Harness electricity

Another possible solution you might want to consider is transcutaneous electrical nerve stimulation (TENS). It works by using a small device that sends low-voltage electric currents at different intensities. The pulses suppress pain signals and encourage the body to produce more endorphins and enkephalins – our own natural painkillers. TENS is safe and easy to use which makes it an especially appealing alternative for women+ who don’t react well to chemicals.

But does it work to reduce menstrual pain? The results are mixed. In one self-reported study, 90 percent of women+ reported “marked to moderate pain relief”, 22 in other studies TENS didn’t seem to work. 23

Try acupuncture

Acupuncture (inserting thin needles at certain points on your body) might also help relieve period pain. One study, conducted on 74 women+ in Australia, has shown that acupuncture treatment reduced menstrual pain intensity and duration after three months of treatment. 24 Keep in mind, however, that the treatment is not investigated well enough to be considered generally effective.

Get it on

This one doesn’t need any confirmation from research or blessings from doctors. Throwing yourself a hand party (or/and having sex) just feels good and there is no reason you shouldn’t do it on your period. Even better, it just may help with the cramps as well.

During the orgasm, the body releases a rush of dopamine and oxytocin, pleasure chemicals that are considered natural pain relievers. 25 Sex or solo play also increases blood flow to the uteruses, which can help alleviate menstrual pain.

Relax, take it easy

Here is something we all kind of knew already: stress makes periods worse. Women+, suffering from chronic stress, are twice as likely to experience period pain as women+ with low levels of stress in their lives, according to a Chinese study with 388 participants. 26 Many women+ we talked to for this article also said that psychological stress worsens their menstrual cramps. Science says that when you’re worried too much, your body releases cortisol that may increase muscle contractions in your uterus. 27

What can you do about it? Try to get enough sleep, do yoga, tai-chi or meditation. A small study published in the journal Mindfulness found that meditating can potentially change your attitude toward period pain. Aside from diminishing pesky cramps, the practice can also alleviate physical PMS symptoms like water retention and sweating, according to study. 28

What to avoid

There are foods, drinks and habits that you should probably try to avoid as you menstruate. They could worsen the symptoms:

  • Coffee may narrow blood vessels which decreases the blood supply to the lining and muscles of the uterus. That can cause even more cramping and period pain.
  • Nicotine inhibits blood flow to your uterus. Current smokers were 41 percent more likely to deal with consistently painful menstruation, a 2014 Tobacco Control study of over 9,000 women+ found out. 29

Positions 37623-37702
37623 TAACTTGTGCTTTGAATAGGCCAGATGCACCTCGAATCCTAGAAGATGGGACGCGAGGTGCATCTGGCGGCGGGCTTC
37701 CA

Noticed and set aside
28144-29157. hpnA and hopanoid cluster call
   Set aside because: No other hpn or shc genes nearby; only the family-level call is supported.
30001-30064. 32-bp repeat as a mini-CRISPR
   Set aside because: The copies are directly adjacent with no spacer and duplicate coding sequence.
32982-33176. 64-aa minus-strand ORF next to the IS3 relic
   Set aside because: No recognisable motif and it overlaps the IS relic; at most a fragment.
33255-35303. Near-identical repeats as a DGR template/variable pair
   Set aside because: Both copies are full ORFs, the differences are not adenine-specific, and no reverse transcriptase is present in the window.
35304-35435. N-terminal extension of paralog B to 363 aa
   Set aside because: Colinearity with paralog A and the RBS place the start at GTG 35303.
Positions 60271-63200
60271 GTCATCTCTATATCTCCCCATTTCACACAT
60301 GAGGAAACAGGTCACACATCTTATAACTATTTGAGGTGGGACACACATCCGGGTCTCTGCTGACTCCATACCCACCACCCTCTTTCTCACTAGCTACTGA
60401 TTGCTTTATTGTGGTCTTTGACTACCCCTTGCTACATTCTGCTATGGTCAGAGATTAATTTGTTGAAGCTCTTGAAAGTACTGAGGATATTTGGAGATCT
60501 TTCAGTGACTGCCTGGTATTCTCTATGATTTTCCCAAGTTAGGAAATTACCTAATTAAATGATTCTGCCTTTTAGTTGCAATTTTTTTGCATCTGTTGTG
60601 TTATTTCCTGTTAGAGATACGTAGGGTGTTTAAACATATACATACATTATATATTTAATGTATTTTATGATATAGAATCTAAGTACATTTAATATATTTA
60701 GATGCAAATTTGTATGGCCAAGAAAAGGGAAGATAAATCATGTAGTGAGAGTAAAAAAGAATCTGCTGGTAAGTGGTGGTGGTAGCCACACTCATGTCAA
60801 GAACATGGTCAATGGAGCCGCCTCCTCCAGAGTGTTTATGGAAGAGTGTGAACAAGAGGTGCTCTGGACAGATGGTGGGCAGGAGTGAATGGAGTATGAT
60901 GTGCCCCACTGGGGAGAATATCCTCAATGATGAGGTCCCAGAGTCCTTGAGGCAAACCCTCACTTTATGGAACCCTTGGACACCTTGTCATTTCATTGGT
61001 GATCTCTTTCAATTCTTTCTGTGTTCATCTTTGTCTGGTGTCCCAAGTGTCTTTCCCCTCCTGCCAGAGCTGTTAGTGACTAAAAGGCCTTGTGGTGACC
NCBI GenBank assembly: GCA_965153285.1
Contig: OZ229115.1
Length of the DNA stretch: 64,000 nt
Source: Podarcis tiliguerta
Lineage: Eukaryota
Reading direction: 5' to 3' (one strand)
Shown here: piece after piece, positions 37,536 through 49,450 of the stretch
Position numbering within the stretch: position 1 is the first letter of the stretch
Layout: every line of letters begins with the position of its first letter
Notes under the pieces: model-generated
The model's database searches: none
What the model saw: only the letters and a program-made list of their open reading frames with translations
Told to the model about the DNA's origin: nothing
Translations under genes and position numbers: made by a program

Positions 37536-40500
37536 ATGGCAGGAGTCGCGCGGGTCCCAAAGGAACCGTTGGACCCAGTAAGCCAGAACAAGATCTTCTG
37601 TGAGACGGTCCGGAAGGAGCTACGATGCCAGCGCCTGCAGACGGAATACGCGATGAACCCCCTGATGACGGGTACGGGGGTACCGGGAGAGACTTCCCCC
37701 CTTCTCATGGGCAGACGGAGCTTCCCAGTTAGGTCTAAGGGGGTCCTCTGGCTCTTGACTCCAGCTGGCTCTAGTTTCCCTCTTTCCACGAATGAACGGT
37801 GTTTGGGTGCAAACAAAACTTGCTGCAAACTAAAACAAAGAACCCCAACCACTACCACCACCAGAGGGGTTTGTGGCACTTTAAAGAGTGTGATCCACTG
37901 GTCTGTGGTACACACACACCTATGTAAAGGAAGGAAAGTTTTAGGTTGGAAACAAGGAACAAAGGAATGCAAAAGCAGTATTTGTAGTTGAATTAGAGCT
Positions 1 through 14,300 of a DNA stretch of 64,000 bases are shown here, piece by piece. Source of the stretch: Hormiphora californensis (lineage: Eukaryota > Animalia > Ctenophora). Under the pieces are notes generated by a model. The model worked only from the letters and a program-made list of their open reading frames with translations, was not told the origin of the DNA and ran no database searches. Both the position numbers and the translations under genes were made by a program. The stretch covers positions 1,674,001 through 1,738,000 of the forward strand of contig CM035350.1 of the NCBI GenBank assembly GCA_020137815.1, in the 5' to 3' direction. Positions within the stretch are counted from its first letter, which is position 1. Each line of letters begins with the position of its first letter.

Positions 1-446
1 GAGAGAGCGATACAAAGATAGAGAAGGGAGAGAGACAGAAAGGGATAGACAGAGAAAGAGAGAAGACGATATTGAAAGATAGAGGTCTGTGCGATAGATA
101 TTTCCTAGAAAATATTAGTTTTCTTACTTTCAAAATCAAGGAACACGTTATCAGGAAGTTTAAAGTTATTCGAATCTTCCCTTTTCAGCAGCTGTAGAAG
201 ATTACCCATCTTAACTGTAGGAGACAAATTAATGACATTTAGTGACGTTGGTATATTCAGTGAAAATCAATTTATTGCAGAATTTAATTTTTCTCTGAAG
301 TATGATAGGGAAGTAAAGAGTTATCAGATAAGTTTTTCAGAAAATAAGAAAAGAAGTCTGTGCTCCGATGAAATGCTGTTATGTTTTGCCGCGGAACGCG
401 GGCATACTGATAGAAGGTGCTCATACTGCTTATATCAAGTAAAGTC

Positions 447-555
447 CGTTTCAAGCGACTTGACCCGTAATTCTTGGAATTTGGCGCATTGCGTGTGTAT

• Skipping bedtime affects hormone levels which can lead to heavier or more painful periods than usual.
  • Salty, fatty, sweet foods increase water retention and can cause bloating. Snacks and sweets, fries and pizza all sound delicious, but may also help produce more prostaglandins – chemicals that cause the uterus to contract.

Advocate for yourself and your health

Many women+ are told that pain is just part of the period deal. That is simply not true. These misperceptions are a result of awareness and knowledge gaps. 30 As a result, many women+ don’t talk to the doctors about the pain they experience. They’ll also be more likely to minimize it until it becomes a serious problem. In the United States, for example, up to 86 percent of women+ with dysmenorrhea do not seek health care. 31 A Dutch survey found that half of the women+ won’t even tell their family that menstrual symptoms were the reason for not performing their daily tasks. 32

There is no need to suffer in silence. We encourage you to exchange ideas with your friends and family. Talk to your doctor and other experts. If you’re comfortable, bring the discussion on social media – you’ll definitely find many comforting and empowering voices there. Also – advocate for your health all the way through. If you’re suffering from period-related pain and your doctor recommends something that doesn’t make sense to you, “you can always go to another gynaecologist”, Dr. Miriam Mottl suggests.

The scope of the problem is slowly being acknowledged in the public as well. British olympic athlete Eilish McColgan said that she had to pull out of a race because she felt “flat, heavy, tired”, as she explained in her interview for BBC. Former First Lady Michelle Obama also recognized the scope of the problem with one of her tweets:

“Why are girls still missing so many days of school because of their menstrual cycles?” —The First Lady on the barriers to girls' education— First Lady- Archived (@FLOTUS44) April 13, 2016

Period time, me-time

You could take the period time as an opportunity for a gentle monthly reset. Use it to set boundaries and articulate your needs – without any guilt. Acknowledge that it’s ok to be alone. And cranky or moody. Use the time to soothe your body and nourish your soul. Reflect on your relationships, career and life goals. Plan for the future. Read what makes you happy, write poems, enjoy movies. Don’t overthink. Use it as a respite from daily chores and work responsibilities. And, finally, take it from doctor Mottl: “Periods can be something beautiful. From the first one on, they are a sign that you are in an adult, fertile part of your life. It’s actually a miracle what the woman does every month.”

REFERENCES